Game over for smartphones? There are ominous implications for tech. Figure 1 is the patent applications received by the US Patent and Trademark Office http://uspto.gov and the patents granted, with the phrase mobile device. From 2005 to 2015. Each year for a 12 month period, from 19 June of the previous year to 18 June of the labelled year.
Figure 2 is for smartphone. Smaller numbers than Figure 1 because a smartphone is a type of mobile device.
The figures are consistent. First, applications peak in 2013 for mobile device and in 2014 for smartphone. Now see patents. The falloff is far more dramatic, especially in 2015, where there was an utter collapse. Why?
Applications are a leading indicator. Patents are trailing. When you file an application, it is usually published 18 months later. In the figures, the bins for the applications are when they were published. Then several months are spent arguing between you and the Examiner. This can take years to resolve; to get a patent or drop it. Roughly, when you look at a red patent bar in the figures, it corresponds to the blue application bars from the current and previous years.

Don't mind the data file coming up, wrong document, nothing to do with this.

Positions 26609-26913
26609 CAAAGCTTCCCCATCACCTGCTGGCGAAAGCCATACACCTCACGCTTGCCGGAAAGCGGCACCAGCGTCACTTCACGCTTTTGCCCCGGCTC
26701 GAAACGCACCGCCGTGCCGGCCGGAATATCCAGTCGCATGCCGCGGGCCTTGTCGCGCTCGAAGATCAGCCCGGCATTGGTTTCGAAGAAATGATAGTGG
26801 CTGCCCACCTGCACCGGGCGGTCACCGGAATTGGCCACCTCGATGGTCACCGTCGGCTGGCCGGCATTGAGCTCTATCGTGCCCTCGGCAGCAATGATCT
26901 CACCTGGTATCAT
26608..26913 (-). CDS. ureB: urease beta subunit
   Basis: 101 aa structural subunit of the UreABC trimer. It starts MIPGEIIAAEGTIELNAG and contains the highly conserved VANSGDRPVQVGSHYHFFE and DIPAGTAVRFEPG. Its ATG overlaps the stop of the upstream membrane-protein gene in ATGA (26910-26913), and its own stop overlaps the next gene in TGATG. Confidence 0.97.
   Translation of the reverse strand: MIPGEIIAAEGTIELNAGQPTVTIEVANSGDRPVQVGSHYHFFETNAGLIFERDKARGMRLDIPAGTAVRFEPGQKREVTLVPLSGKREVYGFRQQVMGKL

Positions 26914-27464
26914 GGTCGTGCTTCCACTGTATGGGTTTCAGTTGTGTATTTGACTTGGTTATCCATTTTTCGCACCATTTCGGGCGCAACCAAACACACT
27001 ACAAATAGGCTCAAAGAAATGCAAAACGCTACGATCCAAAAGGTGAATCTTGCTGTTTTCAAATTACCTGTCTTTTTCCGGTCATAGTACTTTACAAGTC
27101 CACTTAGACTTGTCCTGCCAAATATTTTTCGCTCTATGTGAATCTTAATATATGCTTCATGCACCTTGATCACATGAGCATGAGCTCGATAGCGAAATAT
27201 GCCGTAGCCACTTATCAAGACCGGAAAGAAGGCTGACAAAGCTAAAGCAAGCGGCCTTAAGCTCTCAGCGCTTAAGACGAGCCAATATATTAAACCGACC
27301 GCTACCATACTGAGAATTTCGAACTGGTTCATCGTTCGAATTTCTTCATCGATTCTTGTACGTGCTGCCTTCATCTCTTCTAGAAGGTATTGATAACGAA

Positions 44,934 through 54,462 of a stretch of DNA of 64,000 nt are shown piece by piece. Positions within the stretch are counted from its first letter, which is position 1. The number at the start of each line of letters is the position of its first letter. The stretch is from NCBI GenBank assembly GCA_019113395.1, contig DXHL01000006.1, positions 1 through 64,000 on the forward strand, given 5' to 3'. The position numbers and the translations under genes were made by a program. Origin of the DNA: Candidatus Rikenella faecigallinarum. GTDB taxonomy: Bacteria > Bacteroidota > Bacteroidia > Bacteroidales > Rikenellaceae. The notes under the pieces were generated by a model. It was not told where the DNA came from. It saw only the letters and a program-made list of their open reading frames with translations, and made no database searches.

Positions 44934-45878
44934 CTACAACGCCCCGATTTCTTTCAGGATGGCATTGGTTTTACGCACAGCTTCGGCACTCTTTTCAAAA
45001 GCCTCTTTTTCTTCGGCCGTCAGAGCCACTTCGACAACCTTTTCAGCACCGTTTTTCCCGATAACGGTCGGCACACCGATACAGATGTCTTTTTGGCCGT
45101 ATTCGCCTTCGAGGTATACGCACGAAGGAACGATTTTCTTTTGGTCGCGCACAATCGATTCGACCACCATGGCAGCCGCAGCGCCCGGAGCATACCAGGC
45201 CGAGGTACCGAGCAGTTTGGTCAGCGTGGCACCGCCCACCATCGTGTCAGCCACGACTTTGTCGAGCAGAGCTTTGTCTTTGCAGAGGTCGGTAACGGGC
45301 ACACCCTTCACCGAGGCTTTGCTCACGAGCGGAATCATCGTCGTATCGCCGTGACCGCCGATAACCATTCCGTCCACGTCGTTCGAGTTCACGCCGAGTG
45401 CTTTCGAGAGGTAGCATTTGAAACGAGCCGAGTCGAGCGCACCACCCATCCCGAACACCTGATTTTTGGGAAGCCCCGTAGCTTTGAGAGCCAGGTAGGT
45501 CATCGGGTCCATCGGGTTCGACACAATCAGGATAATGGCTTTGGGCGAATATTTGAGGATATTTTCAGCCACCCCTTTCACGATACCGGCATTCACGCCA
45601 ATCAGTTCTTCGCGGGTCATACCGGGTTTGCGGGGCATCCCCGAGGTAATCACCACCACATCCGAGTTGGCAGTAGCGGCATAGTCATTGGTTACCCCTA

The big growth in smartphone applications in 2012 to 2014 reflects the rise in the global market for smartphones. The levelling off in 2014 means exhaustion of new ideas.
Even optimism saturates! Harder and harder to find new patentable ideas.
Now look at 2015 for smartphones compared to 2014. Just that tells you that the PTO is finding far fewer new ideas worthy of patents. Even more striking compared to the applications for 2014 and 2015, from which most of those patents presumably came from.
A bitter harvest.
Most recent applications are redundant. Filed by companies who did not search sufficiently the prior art. Or who were simply casting around with trivial me-too ideas and hoping for the best. Not surprising. Every technology saturates. Each defines a space of buildable ideas and that space gets filled if the technology is valuable enough.
The future? At the business level, the market for smartphones is maturing in North America, east Asia and Europe. At the patent level is a slowing of innovation. Which is not necessarily bad. We may be moving to kaizen, like autos. Profits can still be made. Or we just have to wait for another disruptive event.
[The author is an inventor, with 11 US patents.]